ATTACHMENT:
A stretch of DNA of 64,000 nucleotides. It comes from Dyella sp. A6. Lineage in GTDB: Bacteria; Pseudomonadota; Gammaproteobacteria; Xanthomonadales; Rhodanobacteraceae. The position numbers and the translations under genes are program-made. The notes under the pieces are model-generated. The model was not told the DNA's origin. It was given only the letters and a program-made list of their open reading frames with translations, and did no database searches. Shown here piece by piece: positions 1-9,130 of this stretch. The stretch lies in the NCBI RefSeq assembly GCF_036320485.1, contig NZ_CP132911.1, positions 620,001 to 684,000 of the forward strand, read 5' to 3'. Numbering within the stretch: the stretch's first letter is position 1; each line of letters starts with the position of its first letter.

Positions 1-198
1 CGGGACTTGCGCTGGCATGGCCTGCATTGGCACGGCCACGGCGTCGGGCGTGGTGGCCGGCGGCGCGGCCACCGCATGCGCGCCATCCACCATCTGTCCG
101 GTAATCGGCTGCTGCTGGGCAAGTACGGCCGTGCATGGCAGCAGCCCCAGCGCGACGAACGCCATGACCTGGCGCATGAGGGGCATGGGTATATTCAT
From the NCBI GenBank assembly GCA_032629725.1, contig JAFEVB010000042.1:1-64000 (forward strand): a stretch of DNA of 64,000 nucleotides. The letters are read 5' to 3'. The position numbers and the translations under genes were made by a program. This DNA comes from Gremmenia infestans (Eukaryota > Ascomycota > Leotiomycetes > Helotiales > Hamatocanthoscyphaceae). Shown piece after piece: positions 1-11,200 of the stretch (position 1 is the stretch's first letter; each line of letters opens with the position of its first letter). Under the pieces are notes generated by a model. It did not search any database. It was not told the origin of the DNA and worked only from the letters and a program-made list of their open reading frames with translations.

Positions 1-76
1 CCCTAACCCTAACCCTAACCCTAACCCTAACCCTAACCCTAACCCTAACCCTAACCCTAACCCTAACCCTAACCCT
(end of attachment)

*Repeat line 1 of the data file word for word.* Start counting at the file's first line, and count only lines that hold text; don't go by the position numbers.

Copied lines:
A stretch of DNA of 64,000 nucleotides. It comes from Dyella sp. A6. Lineage in GTDB: Bacteria; Pseudomonadota; Gammaproteobacteria; Xanthomonadales; Rhodanobacteraceae. The position numbers and the translations under genes are program-made. The notes under the pieces are model-generated. The model was not told the DNA's origin. It was given only the letters and a program-made list of their open reading frames with translations, and did no database searches. Shown here piece by piece: positions 1-9,130 of this stretch. The stretch lies in the NCBI RefSeq assembly GCF_036320485.1, contig NZ_CP132911.1, positions 620,001 to 684,000 of the forward strand, read 5' to 3'. Numbering within the stretch: the stretch's first letter is position 1; each line of letters starts with the position of its first letter.